I was thinking about getting chickens. I live in the city so i only want a few. If i get two chickens will it effect their egg laying or their personality. My mom has a concern that they like to travel in flocks, so is three of them nessisary?

Comet said...

Thank you so much for your blog. I have almost talked my family into getting chickens thanks to you!
Thank you!

Peter Skuse said...

No Comet, having two hens is fine. I keep a couple of hens in my back garden, in additional to the 20 or so at my smallholding.

Keeping a hen by themselves is not advised, as they do require company.

Best of luck :-)

Fats said...

I would really like to get rare breed hens and would like the best option for eggs and possibly eating, i would prefer to have small to medium sized hens.
we need easy keepers as this is our first time keeping hen. We will only need about 5 hens

Peter Skuse said...

Check out the post on this blog about chicken breeds. Best to choose one breed for egg laying and one breed for meat. You may also want to consider bantams (mini-chickens!). Pete :-)

Michael said...

How about in Vegas. Is it to hot for hens.

Peter Skuse said...

Should be OK Michael as long as you give them plenty of shade and plenty of fresh cool water. Pete :-)

Anonymous said...

how do you find out how many hens you can have on your property?

Anonymous said...

i typically keep 3 pens 25'X25' and rotate them every so often , I prefer free-range it makes for much better meat and eggs, i keep 25 hens to one rooster,when im ready I start collecting the eggs and put them in my incubator and hatch up a batch usually in the spring and late summer...i typically hatch about 50 ....my ratio is typically 50/50 hens roosters i slaughter the roosters when they get old enough and a few hens for Sundays. i rotate my layers and my rooster when they get old or past laying prime and to the freezer they go, if you do not have an incubator keep an eye out for a few good setters...bantams i find are good even if it isn't their eggs if you are having trouble put some plastic easter eggs under her and shes'll do the rest or get eaten..lol hope any of this helps or reaches ya , you just want to keep your chickens moving and eating and happy

Mary said...

I'd love some feedback: I live in a suburb that does not allow chickens...however, I am determined to have a few anyway. If I had 3-5 hens that had a portable enclosed pen, how much noise/nuisance would it be to my neighbors? I know the majority would welcome chickens, but I'm afraid one neighbor would not be happy. Our yard is enclosed and wooded....uggg, I'm just concerned and would really just love some encouragement :)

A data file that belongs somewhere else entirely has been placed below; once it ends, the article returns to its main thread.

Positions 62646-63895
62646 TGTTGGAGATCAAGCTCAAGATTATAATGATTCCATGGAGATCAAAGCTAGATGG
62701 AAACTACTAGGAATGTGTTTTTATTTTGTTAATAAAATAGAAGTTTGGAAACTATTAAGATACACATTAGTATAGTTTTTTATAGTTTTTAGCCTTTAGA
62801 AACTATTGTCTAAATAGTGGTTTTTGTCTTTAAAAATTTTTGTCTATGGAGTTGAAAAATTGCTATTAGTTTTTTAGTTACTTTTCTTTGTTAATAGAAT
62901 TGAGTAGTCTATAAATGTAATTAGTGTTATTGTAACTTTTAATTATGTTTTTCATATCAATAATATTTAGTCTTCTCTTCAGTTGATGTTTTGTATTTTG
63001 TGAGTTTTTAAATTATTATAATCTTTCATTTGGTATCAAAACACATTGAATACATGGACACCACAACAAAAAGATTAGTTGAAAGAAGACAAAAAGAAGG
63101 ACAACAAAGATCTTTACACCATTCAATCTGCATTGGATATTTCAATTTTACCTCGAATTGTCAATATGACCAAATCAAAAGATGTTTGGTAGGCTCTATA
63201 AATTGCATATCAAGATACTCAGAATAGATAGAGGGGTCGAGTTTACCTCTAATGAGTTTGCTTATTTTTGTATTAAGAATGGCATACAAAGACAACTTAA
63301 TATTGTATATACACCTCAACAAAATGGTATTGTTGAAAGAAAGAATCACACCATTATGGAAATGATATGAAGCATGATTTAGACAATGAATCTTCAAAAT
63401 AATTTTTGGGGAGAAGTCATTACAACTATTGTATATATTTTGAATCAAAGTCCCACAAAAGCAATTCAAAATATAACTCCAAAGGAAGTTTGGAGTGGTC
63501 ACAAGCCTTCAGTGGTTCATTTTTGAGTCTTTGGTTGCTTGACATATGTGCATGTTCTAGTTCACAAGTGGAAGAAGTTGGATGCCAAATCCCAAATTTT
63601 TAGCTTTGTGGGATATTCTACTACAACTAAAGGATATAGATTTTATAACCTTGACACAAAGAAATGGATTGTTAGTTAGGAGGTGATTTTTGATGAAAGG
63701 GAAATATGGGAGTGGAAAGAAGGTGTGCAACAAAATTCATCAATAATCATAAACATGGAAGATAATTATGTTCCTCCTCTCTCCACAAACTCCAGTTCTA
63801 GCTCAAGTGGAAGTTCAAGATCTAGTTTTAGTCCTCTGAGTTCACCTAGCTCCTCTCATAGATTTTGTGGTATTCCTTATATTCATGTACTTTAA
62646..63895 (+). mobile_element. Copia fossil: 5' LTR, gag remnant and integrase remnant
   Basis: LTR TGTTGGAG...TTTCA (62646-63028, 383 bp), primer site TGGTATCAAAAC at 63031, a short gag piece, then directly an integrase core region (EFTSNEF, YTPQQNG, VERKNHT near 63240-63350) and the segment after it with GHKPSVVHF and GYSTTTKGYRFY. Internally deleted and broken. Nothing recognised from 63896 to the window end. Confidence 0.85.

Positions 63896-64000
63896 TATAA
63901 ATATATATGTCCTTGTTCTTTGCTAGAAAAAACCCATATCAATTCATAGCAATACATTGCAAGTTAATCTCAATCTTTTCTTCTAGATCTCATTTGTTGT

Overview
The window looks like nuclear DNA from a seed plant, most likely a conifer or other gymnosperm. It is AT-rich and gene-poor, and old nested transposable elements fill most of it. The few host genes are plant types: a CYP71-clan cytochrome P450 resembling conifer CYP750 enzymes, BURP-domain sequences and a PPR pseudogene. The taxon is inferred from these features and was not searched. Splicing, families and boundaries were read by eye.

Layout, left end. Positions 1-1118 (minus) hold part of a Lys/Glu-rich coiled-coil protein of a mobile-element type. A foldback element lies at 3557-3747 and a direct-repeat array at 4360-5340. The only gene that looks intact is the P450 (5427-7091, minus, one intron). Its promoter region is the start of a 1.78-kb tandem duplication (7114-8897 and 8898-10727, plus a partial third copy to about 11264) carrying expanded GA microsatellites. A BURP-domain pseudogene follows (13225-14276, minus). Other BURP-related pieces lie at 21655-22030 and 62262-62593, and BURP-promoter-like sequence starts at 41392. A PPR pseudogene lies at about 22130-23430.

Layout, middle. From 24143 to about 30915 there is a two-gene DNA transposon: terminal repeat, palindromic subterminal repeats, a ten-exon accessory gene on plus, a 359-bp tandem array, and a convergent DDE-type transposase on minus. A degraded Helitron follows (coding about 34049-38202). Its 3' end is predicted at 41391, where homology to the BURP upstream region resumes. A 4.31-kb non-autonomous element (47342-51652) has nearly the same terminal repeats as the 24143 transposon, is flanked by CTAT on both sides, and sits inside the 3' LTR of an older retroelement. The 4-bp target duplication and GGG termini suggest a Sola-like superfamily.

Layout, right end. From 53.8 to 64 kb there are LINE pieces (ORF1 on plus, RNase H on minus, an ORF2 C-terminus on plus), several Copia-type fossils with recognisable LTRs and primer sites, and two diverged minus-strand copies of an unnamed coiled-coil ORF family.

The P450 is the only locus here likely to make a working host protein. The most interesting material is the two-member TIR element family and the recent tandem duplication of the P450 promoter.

Peter Skuse said...

It only takes one person to complain Mary. Hens do make a noise, especially just after laying or when they are agitated, so the neighbors will hear them. The problem most people have with chickens in my experience is a health one. They think they attract vermin, which isn't the case if they are looked after properly. Vermin aren't attracted to the hens, they are attracted to their food, which is easily managed. Hen houses can also start to smell in the summer if not cleaned out regularly, but again easily remedied. If you decide to go for it, I would only get three. An offer of free eggs normally get's a neighbor on your side. Mine can't wait for us to go on holiday so they can look after the chickens and collect the eggs themselves every day ;) Pete

Anonymous said...

How safe will they be from predators? I personally would start with 4-5 hens. Then you have the chance to keep the strongest birds for laying and they love to travel in groups.

Anonymous said...

Hi there,
do you have any advice for keeping chickens indoors? I have an enormous apartment, plenty of light, shade and easy going neighbours.
How much space do they need, could I build one of those large coops/aviaries indoors?
What do you think?
Kind regards,

Peter Skuse said...

Hi Sarah. The biggest problem you would have is the smell as chickens poop all the time and it stinks even when they are outdoors. It's possible but I wouldn't recommend it. Pete :-)

Web keepingchickens.blogspot.com